The nylon riots -- women punching each other and breaking windows to get nylon stockings in the 1940s -- were the peak of the Golden Age of Plastics in America, an age E.I. du Pont de Nemours & Co. celebrated yesterday with a four-country satellite-hookup big-screen press conference that evoked all the electrified gimcrackery of the World of Tomorrow as prophesied by utopian dreamers from about 1920 to 1950.

The occasion was the 50th anniversary of the invention of nylon and Teflon -- accidents of technology that changed the world. Teflon wouldn't be famous until the stick-free frying pans of the early 1960s, and it wouldn't be a metaphor until Ronald Reagan was branded "the Teflon president" because criticisms don't seem to stick to him. But in the case of nylon, the impact was instantaneous. Within two years, women fought in scenes like one recorded on film and shown by Du Pont at the National Press Club -- two women wrestling over a pair of stockings while a saleswoman looks on in open-mouthed astonishment.

Another clip showed Bob Hope listening to the sound of screaming backstage, and then commenting to the audience: "They must have nylons back there."

What could have possessed these women?

"Women Risk Life and Limb in Bitter Battle for Nylons," said a headline in the Augusta, Ga., Chronicle.

"30,000 Women Join in Rush for Nylons," said The New York Times.

"Two Windows Broken by Mob at G St. Store," said The Washington Post after a nylon riot on March 11, 1946.

The plastics and synthetics industry would never create such excitement again.

In fact, Julian W. Hill, who aided Wallace H. Carothers in inventing nylon, sat around after the press conference and talked about how much things have changed since that age when the future looked so bright -- an age in which a Du Pont ad would ask: "Where to tomorrow, Mr. Chemist?" and answer it: "To a thousand untouched shores. To a land of tomorrow where rain won't wet your clothes, where everyone gets his vitamins ... where life is easier, happier, and more complete in ways that can't be dreamed of today."

Now, at 83, Hill said: "I think the human race is going to perish by being smothered in plastic. You have all these goddam plastic bags wrapping the garbage up where I have a summer place in Martha's Vineyard, and so nothing breaks down. It makes me wonder sometimes. I've always been a birdwatcher and interested in nature. I get all these magazines and there's nothing in them but horror stories. Everywhere I look is a crumpled piece of plastic. My God, even the fast-food places, you get a Styrofoam box this big."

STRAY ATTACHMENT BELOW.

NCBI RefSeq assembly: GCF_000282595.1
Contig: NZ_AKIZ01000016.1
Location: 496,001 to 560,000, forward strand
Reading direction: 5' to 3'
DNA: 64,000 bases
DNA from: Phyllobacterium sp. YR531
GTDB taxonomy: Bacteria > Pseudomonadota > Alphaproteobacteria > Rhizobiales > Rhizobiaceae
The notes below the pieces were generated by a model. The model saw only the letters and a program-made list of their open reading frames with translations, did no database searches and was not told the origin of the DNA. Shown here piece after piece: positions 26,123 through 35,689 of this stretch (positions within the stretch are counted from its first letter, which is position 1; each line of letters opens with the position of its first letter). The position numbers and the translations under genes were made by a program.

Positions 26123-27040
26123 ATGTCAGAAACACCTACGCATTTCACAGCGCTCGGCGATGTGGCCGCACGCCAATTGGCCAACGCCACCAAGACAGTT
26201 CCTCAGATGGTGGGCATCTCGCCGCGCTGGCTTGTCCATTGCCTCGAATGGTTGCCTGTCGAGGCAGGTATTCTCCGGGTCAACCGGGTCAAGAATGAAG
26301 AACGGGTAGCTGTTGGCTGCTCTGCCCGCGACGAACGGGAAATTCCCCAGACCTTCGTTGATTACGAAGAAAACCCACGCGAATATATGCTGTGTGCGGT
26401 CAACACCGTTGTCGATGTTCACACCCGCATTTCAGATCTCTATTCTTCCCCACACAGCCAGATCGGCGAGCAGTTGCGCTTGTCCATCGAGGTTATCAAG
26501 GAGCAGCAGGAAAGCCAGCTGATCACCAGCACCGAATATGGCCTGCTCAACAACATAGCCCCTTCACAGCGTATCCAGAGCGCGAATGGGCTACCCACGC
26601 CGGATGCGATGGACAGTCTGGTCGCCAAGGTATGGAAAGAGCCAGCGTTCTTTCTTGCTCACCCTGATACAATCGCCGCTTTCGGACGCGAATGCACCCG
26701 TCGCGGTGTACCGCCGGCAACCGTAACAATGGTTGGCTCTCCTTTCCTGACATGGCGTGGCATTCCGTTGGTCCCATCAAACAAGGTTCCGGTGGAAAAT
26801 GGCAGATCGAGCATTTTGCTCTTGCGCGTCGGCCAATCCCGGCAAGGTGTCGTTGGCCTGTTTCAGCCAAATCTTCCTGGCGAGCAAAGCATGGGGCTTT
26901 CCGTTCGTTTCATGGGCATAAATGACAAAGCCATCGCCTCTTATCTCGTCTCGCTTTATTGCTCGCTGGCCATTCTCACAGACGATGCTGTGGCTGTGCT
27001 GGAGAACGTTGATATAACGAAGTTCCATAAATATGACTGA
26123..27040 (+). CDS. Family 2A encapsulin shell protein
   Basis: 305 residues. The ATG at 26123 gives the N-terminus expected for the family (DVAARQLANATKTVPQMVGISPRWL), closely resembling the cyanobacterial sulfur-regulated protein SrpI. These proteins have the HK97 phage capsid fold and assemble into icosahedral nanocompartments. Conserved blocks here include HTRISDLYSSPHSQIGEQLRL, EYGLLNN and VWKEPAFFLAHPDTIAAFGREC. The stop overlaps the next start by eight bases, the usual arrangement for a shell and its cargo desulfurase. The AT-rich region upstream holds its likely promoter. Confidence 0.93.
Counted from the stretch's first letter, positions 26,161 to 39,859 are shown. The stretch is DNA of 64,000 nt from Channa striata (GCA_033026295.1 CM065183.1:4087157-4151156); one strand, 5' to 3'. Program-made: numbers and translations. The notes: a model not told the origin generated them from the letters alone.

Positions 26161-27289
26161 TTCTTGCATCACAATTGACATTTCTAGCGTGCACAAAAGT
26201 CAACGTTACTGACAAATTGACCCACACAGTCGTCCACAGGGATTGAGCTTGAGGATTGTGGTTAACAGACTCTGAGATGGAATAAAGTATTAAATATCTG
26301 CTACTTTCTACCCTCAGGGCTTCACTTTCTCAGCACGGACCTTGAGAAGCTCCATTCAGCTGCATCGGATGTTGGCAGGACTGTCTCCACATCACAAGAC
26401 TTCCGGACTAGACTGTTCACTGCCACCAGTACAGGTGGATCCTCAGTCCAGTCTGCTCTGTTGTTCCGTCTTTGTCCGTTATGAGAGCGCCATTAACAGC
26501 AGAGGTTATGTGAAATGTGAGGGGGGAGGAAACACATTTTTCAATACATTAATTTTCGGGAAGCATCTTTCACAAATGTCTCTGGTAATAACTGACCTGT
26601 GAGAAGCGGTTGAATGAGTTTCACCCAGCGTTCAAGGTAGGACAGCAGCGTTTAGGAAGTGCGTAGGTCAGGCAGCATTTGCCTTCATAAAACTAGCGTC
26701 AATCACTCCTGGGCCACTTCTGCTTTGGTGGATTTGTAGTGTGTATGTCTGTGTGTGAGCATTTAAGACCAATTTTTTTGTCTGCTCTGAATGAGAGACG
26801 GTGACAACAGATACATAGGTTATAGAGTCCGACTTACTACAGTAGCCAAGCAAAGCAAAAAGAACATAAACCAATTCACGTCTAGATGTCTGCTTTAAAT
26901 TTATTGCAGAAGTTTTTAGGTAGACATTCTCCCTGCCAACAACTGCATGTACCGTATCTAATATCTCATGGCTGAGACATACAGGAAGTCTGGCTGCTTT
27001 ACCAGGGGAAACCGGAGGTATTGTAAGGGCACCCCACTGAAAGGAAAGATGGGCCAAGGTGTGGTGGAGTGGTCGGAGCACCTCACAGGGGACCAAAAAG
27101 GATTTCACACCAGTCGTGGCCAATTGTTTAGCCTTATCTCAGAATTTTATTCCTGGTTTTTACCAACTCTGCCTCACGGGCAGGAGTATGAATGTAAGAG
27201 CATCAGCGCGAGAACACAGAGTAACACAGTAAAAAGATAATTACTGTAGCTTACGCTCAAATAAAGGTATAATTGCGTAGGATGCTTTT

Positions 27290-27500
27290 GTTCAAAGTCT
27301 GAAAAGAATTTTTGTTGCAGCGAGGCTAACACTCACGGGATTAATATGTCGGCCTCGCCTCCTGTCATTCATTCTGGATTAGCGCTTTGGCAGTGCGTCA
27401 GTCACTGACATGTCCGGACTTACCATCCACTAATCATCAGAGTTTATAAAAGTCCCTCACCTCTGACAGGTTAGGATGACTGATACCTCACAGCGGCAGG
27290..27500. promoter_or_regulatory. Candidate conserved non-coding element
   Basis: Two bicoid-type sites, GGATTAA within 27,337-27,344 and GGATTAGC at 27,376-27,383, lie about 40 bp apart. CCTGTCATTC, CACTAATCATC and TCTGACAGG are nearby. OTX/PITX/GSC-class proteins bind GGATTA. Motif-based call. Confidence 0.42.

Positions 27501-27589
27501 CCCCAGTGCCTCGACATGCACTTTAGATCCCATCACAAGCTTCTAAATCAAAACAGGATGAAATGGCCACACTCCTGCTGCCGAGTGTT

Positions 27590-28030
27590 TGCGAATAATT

This is the price of the triumph of plastic, a monstrous usurper. We have made more of it than we've made of steel since 1979, according to the industry. About 8 billion pounds of nylon fiber and 1.4 billion pounds of nylon resin get made very year, for instance, and this doesn't count the endless list of plastics and synthetics whose names read like a roll call at a Martian high school: Ban-Lon, Lycra, Zepel, Fortrel, Antron, Formica, Orlon, Thermax, Hytrel, Kevlar, Delrin, Dacron ...

Nowadays, writes Jeffrey L. Meikle, a University of Texas professor who is working on a history of plastics in American culture, "From garbage bags to computer housings, from disposable razors to automobile interiors, we take them for granted. Still, there is something unsettling about plastics. In the opening scene of 'The Graduate,' that highly popular film from 1967, a middle-aged businessman mystifies young Dustin Hoffman by telling him, 'I just want to say one word to you. Just one word ... Plastics.' Nervous laughter filled the theaters nearly twenty years ago, and the memory now evokes nervous chuckles, but few of us could say precisely why. We no longer even use the word 'plastic' to mean fake or phony as some of us once did, but it retains the power of making us ill at ease."

This uneasiness dates back to the 1860s, when John Wesley Hyatt made celluloid from nitrocellulose and camphor. The idea was to imitate natural products with it: ivory brush handles, linen collars and so on. In 1907, when Leo Baeekland invented Bakelite, he intended it as a cheap substitute for varnish or lacquer that could make "cheap, porous soft wood" into wood "as hard as mahogany or ebony." So synthetics got the reputation as shabby ersatz substitutes for something real.